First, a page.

Publicly imploring his players to come out fighting last week, after a series of passive displays and two high-profile thrashings, was something of a gamble for Big Sam. After all, any failure by his players to respond to his rallying call would see talk that he had lost the dressing room gain greater traction.
But whether it was the return of some key players, a belated sense of professional pride or a display of faith in their under fire manager, West Ham’s hard fought victory against fellow strugglers Cardiff has relieved some pressure on the highest paid English manager, according to figures released by Sporting Intelligence.
No doubt Allardyce breathed a sigh of relief. He may have a rather inflated view of his own worth – but he’s no fool. Some managers just don’t fit the culture of a club – and Big Sam and West Ham make uncomfortable bedfellows. Hammers fans have been brought up on a diet of attacking, positive, grass football. Big Sam prefers a more direct, robust, often aerial game. He’ll be well aware that he’s merely tolerated by the majority of fans, and that toleration applies only while he’s getting results. The reaction of the fans during the Etihad and City Ground humiliations will have left him in little doubt of that.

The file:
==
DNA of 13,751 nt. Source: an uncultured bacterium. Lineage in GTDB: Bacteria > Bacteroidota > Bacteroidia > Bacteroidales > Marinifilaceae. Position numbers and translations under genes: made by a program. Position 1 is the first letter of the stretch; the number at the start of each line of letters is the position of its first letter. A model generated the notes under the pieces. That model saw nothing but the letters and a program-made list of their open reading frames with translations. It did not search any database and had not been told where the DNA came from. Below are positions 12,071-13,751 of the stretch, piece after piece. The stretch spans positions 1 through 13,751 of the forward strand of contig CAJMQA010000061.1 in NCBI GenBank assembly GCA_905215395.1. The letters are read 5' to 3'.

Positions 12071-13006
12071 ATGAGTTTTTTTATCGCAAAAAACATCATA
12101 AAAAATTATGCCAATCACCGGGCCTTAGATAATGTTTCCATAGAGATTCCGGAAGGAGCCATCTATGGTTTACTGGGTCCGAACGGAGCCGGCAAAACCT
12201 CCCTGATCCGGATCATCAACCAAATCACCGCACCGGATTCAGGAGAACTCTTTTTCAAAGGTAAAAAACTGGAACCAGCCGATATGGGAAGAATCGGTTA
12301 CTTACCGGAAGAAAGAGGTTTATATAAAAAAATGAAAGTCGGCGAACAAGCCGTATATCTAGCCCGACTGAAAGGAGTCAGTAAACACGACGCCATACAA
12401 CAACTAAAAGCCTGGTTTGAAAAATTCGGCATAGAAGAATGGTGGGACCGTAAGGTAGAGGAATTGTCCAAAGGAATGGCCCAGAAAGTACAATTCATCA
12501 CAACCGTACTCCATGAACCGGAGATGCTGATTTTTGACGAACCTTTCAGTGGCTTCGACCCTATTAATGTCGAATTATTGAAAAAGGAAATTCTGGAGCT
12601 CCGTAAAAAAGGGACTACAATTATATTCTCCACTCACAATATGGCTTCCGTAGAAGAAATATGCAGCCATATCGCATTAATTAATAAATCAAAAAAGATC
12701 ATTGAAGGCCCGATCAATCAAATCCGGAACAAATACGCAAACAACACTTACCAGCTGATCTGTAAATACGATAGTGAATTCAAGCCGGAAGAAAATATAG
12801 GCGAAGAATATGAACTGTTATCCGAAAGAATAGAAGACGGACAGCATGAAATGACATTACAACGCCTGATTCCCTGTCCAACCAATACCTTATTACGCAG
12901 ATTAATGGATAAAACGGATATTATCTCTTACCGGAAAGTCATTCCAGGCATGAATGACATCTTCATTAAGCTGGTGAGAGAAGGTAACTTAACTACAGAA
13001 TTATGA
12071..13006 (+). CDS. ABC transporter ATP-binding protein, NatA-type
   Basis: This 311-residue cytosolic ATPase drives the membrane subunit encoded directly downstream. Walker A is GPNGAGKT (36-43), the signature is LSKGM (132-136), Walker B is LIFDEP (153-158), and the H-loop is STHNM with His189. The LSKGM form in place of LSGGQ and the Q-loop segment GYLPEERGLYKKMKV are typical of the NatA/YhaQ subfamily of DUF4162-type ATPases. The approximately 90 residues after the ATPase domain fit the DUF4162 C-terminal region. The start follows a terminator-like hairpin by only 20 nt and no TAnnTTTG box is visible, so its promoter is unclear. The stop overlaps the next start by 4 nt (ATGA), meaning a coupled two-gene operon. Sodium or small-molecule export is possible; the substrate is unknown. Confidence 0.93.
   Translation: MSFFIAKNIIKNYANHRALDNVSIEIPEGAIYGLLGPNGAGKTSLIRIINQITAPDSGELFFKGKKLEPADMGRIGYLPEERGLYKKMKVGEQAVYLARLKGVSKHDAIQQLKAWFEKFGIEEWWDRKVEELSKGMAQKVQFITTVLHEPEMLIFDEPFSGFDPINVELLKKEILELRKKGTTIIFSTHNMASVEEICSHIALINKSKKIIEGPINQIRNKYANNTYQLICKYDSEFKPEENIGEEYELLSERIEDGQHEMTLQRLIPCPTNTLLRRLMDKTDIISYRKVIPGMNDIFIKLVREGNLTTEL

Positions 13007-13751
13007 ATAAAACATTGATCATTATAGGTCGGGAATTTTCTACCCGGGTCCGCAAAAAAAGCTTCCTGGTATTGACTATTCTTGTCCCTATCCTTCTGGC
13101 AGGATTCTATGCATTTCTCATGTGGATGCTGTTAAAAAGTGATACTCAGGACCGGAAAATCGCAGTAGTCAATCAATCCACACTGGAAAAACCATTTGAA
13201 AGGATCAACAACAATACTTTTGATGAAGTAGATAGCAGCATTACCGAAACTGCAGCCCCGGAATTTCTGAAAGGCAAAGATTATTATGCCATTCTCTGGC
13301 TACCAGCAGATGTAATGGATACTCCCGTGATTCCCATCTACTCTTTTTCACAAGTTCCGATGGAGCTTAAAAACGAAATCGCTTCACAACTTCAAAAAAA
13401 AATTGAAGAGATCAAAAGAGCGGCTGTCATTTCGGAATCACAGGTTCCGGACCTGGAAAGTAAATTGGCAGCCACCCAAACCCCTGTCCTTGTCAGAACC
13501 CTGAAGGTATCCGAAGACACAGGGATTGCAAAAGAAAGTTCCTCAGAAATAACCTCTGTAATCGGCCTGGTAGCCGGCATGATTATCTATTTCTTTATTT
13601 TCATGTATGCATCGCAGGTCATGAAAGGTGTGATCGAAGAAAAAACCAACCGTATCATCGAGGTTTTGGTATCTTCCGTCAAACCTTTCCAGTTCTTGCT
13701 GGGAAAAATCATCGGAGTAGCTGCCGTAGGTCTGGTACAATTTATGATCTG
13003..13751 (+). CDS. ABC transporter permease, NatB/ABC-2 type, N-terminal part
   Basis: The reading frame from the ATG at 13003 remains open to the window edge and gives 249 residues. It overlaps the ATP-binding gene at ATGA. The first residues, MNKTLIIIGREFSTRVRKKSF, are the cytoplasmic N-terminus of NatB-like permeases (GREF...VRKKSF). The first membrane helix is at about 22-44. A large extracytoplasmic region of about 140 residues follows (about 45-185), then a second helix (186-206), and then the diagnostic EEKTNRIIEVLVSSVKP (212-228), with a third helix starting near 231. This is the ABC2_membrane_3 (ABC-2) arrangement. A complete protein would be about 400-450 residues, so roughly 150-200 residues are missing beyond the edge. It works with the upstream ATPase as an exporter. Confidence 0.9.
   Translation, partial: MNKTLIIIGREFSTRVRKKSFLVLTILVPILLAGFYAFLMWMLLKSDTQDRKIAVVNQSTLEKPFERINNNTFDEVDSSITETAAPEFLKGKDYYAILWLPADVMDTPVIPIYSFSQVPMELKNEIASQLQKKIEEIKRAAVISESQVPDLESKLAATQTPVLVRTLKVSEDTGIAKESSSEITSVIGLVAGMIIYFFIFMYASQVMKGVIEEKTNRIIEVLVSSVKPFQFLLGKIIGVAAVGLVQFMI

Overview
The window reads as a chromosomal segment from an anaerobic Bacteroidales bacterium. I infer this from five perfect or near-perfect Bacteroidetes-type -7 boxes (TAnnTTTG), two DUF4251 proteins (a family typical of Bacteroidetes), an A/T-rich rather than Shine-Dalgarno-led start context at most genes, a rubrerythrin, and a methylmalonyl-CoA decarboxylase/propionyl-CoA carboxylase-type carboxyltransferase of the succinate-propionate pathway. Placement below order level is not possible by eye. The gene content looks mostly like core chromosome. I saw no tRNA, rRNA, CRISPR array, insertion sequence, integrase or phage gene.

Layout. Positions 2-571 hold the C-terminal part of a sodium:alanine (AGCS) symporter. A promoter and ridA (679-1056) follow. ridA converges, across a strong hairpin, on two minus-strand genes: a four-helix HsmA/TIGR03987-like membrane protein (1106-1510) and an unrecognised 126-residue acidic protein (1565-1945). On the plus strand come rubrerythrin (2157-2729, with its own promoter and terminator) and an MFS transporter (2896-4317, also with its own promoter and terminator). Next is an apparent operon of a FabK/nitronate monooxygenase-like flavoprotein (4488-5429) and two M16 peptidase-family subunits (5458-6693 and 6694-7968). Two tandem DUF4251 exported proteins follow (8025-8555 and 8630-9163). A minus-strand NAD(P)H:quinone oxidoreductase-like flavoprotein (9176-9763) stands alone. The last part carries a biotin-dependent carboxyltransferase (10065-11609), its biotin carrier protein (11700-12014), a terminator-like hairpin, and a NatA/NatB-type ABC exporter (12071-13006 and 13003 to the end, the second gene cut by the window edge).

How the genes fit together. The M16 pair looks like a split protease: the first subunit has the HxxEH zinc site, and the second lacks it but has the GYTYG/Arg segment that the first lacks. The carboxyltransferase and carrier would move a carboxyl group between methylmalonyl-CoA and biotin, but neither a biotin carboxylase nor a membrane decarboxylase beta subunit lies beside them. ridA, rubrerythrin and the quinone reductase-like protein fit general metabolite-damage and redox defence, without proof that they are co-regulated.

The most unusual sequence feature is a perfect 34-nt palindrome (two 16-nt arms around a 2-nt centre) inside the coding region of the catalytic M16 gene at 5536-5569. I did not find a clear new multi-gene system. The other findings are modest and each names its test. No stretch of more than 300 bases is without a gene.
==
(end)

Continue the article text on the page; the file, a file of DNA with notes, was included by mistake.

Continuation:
The manager won’t have been the only one feeling a sense of relief on Saturday evening. The two Davids, West Ham’s owners, Gold and Sullivan have been very public in their defence of Allardyce of late. Little wonder – after all, they have made him the 13th highest paid manager in world football! According to the figures released by Sporting Intelligence last week, Big Sam earns a reputed €3.5 million annually, a figure that sees him comfortably out earn the likes of Antonio Conte at Juve and Diego Simeone at Atletico Madrid, two highly regarded managers operating at the sharp end of Serie A and La Liga , respectively, rather than in the Premier League relegation dogfight.
And fat contracts usually entail tastily expensive severance packages – so goals from Carlton Cole and Mark Noble and a timely, resilient defensive display, will doubtless have been welcomed in the boardroom. So too will Andy Carroll’s 20 minute cameo – the player around whom Big Sam’s master plan revolves. Allardyce preaches effective football, and the big Geordie improves West Ham’s chances in that regard.
Culture clashes in football are interesting talking point, but it’s results that determine the length of a manager’s tenure. Three points will see fan toleration extended and take pressure of Sam Allardyce and his paymasters, for now at least. But with West Ham’s injury crisis easing, the fans will want to see more of what they witnessed at Cardiff over the coming weeks. Only then will Big Sam come close to justifying his enormous pay packet. His public gamble paid dividends, for the time being at least.